Airport security measures have tightened since the September 2001 terrorist attacks on the United States. The Transportation Security Administration (TSA) has established strict guidelines for passengers with medical conditions. Passengers are allowed to travel with medication, but they must follow proper packing and security procedures. Your health and safety are equally important when travelling by plane.
Check with your airline's regulations. The TSA has established guidelines for flying with medication. However, you should check with your individual airline for more specific instructions. Some rules or guidelines may vary from one airline to the next.
Use a carry-on bag to pack all medications. Airport security rules state that medications must travel in a carry-on bag. This allows security personnel easy access to it. You will also benefit from having your medication available, instead of packed in checked baggage if your checked bag is lost.
Medicinenet.com states that passengers with diabetes are permitted to bring insulin on-board. Take a copy of your prescription with you so you will be permitted to take treatment for low blood sugar during the flight.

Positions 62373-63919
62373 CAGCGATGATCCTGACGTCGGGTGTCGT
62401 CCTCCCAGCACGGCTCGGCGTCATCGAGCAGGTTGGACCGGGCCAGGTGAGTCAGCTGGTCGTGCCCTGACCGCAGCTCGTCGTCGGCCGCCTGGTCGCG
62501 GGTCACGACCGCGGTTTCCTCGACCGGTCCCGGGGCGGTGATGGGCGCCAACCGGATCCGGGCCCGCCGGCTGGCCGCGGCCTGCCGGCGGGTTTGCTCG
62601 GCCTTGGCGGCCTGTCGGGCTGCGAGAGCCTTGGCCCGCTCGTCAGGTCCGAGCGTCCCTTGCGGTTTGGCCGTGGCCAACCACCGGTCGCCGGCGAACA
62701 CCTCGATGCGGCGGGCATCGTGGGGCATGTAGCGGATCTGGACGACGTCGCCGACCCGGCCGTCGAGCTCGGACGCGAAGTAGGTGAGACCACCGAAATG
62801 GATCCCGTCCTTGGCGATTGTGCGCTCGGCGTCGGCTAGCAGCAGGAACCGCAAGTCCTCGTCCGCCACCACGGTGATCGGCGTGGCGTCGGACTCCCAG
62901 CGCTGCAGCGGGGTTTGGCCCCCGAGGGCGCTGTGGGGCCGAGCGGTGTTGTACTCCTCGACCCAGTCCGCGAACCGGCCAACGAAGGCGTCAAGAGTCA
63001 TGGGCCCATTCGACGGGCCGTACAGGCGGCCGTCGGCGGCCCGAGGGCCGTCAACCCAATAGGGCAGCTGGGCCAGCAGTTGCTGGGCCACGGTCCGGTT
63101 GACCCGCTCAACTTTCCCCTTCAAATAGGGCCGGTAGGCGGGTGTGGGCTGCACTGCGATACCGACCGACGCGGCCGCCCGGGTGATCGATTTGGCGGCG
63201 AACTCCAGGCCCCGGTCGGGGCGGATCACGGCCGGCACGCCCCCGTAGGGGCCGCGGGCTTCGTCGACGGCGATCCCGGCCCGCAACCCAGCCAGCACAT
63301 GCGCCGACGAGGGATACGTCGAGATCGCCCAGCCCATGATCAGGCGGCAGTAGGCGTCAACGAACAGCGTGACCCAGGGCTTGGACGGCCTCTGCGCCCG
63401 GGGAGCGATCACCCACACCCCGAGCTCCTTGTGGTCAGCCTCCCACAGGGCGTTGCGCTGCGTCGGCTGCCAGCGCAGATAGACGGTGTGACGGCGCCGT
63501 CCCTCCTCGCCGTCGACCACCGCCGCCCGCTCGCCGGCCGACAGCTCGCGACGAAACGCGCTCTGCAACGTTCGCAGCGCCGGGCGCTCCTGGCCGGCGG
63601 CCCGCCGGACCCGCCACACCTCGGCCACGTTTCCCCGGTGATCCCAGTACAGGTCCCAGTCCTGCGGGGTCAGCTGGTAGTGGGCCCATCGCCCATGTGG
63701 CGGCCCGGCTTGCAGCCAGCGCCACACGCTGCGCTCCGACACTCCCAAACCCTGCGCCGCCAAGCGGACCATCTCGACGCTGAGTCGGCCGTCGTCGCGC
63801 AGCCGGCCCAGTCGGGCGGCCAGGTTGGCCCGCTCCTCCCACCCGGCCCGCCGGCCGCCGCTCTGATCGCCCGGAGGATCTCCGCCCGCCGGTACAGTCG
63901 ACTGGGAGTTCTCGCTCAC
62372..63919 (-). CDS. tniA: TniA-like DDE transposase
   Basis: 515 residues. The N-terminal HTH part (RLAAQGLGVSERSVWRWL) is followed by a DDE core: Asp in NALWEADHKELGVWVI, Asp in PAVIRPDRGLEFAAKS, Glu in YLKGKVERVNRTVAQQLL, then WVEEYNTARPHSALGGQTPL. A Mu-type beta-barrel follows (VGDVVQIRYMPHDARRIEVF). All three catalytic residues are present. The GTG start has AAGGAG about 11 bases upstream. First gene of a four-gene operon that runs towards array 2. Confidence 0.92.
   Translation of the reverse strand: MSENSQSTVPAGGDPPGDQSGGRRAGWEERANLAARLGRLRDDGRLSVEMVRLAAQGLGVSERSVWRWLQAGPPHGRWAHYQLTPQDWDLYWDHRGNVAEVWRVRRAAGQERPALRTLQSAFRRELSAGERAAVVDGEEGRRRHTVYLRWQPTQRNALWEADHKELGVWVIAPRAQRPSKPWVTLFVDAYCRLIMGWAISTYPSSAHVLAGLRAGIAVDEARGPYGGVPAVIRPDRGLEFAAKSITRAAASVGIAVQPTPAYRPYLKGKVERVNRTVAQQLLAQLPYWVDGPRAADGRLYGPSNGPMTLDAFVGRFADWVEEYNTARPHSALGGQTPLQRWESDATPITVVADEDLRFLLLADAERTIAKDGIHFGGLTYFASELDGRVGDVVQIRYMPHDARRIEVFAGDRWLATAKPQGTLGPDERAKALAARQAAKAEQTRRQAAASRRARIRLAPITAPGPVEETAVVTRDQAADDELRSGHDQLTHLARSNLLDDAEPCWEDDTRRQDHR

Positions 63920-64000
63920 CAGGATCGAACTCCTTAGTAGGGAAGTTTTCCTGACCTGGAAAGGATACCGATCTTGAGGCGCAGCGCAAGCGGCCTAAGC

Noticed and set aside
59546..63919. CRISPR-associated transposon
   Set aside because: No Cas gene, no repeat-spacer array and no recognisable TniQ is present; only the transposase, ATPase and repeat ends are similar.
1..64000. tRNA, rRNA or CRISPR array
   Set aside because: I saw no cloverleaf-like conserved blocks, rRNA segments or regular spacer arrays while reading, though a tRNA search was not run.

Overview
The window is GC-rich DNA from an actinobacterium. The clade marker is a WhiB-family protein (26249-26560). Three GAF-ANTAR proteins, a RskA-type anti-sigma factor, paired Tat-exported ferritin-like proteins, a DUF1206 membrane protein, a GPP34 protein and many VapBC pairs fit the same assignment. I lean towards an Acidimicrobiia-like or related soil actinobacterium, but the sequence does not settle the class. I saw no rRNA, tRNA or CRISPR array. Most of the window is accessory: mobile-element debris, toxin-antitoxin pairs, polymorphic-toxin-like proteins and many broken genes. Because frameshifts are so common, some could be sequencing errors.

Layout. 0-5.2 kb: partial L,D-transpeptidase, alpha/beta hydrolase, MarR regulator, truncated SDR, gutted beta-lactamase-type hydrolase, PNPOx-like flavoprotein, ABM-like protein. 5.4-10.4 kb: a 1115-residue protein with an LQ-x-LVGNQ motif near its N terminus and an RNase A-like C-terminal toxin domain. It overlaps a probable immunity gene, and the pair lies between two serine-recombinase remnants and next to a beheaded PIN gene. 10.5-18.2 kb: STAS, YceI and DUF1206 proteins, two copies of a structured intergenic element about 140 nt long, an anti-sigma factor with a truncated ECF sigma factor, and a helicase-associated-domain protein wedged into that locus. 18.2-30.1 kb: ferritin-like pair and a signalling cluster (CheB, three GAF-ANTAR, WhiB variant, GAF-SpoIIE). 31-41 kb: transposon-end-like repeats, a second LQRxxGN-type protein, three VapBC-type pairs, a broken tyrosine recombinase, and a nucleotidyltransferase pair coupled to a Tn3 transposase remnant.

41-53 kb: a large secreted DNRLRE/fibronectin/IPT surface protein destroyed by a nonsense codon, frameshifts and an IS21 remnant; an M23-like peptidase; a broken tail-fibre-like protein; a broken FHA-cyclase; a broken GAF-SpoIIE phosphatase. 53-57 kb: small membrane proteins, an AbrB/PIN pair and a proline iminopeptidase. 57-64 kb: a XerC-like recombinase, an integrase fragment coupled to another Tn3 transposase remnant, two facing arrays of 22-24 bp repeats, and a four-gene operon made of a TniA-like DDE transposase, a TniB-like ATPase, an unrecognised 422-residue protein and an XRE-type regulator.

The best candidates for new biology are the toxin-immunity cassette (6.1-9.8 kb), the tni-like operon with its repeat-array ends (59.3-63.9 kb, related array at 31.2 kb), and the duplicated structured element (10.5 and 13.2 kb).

Follow guidelines for medication packaging. Passengers are permitted to bring medication on-board their flight, permitting it is packaged properly. Mediations that require refrigeration should be cooled with nontoxic gel packs.
Do not take medications out of the original packaging. Do not try to save space by putting pills in one bottle. Without original professionally printed labels, you risk confiscation by security. They have no way to identify your medication without proper labelling. This includes over-the-counter medication.
Prepare medication for security screening. The Transportation Security Administration states that medications are scanned through X-ray. However, you have the option of asking a security official to visually inspect your medication supplies.
To have personnel inspect your medication visually, keep it separate from your other items. Medication is typically carried in a small-insulated lunch bag or pouch. To protect your medication from damage during inspection, TSA advises that you handle, display and repack it.
Stay on your medication schedule. Everydayhealth.com suggests packing enough medication to maintain your doctor's daily instructions. However, be careful not to overdose when flying to different time zones. Do not take extra medication to accommodate flying time. Ask your doctor about increasing or decreasing medication dosage when travelling.
Arrive at the airport with ample time for security to inspect your medication.
Refusing to follow airport security rules may cause your items to be confiscated.